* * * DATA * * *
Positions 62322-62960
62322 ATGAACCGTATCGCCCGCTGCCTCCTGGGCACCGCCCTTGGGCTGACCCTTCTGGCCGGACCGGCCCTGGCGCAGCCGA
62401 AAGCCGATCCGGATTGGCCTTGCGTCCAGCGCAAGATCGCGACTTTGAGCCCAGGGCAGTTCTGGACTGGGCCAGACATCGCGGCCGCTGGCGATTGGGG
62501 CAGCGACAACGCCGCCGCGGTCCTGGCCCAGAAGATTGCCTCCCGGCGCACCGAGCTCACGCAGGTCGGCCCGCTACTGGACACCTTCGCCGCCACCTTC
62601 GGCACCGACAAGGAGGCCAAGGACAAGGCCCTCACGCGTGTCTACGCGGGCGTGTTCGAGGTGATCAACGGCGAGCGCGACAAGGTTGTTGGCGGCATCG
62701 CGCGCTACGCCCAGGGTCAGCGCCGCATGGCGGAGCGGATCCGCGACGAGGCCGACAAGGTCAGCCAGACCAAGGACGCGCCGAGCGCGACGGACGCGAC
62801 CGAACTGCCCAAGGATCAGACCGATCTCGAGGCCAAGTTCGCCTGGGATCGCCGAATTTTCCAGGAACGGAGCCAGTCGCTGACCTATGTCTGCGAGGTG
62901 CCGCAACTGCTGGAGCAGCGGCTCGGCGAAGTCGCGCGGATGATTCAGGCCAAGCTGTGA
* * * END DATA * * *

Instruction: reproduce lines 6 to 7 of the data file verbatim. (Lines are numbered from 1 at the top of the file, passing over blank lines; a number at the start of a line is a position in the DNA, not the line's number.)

62701 CGCGCTACGCCCAGGGTCAGCGCCGCATGGCGGAGCGGATCCGCGACGAGGCCGACAAGGTCAGCCAGACCAAGGACGCGCCGAGCGCGACGGACGCGAC
62801 CGAACTGCCCAAGGATCAGACCGATCTCGAGGCCAAGTTCGCCTGGGATCGCCGAATTTTCCAGGAACGGAGCCAGTCGCTGACCTATGTCTGCGAGGTG